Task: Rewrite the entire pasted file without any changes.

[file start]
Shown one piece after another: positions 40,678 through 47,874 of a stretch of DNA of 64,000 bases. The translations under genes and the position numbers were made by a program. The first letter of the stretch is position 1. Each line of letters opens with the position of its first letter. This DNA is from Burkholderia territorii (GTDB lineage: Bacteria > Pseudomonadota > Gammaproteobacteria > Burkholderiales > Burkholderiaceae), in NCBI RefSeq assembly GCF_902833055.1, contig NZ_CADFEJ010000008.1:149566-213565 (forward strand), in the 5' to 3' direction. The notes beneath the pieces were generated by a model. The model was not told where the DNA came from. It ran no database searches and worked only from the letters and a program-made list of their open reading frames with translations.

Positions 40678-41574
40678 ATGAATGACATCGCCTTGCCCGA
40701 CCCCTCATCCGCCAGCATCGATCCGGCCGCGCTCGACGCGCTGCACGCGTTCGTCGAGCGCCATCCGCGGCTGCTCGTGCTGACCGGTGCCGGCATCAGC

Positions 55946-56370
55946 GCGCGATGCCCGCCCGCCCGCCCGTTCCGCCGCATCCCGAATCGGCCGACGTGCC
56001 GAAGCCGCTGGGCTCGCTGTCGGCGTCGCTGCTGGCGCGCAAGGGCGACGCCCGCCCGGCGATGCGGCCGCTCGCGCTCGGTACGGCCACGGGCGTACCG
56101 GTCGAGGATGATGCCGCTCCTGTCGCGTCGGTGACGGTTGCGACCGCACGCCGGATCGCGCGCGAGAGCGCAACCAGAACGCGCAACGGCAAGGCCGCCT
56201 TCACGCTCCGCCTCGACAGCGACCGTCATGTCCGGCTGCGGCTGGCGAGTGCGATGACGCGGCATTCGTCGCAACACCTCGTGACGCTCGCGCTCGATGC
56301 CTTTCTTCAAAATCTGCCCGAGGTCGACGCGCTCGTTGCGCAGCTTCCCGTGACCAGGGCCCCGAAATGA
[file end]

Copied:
Shown one piece after another: positions 40,678 through 47,874 of a stretch of DNA of 64,000 bases. The translations under genes and the position numbers were made by a program. The first letter of the stretch is position 1. Each line of letters opens with the position of its first letter. This DNA is from Burkholderia territorii (GTDB lineage: Bacteria > Pseudomonadota > Gammaproteobacteria > Burkholderiales > Burkholderiaceae), in NCBI RefSeq assembly GCF_902833055.1, contig NZ_CADFEJ010000008.1:149566-213565 (forward strand), in the 5' to 3' direction. The notes beneath the pieces were generated by a model. The model was not told where the DNA came from. It ran no database searches and worked only from the letters and a program-made list of their open reading frames with translations.

Positions 40678-41574
40678 ATGAATGACATCGCCTTGCCCGA
40701 CCCCTCATCCGCCAGCATCGATCCGGCCGCGCTCGACGCGCTGCACGCGTTCGTCGAGCGCCATCCGCGGCTGCTCGTGCTGACCGGTGCCGGCATCAGC

Positions 55946-56370
55946 GCGCGATGCCCGCCCGCCCGCCCGTTCCGCCGCATCCCGAATCGGCCGACGTGCC
56001 GAAGCCGCTGGGCTCGCTGTCGGCGTCGCTGCTGGCGCGCAAGGGCGACGCCCGCCCGGCGATGCGGCCGCTCGCGCTCGGTACGGCCACGGGCGTACCG
56101 GTCGAGGATGATGCCGCTCCTGTCGCGTCGGTGACGGTTGCGACCGCACGCCGGATCGCGCGCGAGAGCGCAACCAGAACGCGCAACGGCAAGGCCGCCT
56201 TCACGCTCCGCCTCGACAGCGACCGTCATGTCCGGCTGCGGCTGGCGAGTGCGATGACGCGGCATTCGTCGCAACACCTCGTGACGCTCGCGCTCGATGC
56301 CTTTCTTCAAAATCTGCCCGAGGTCGACGCGCTCGTTGCGCAGCTTCCCGTGACCAGGGCCCCGAAATGA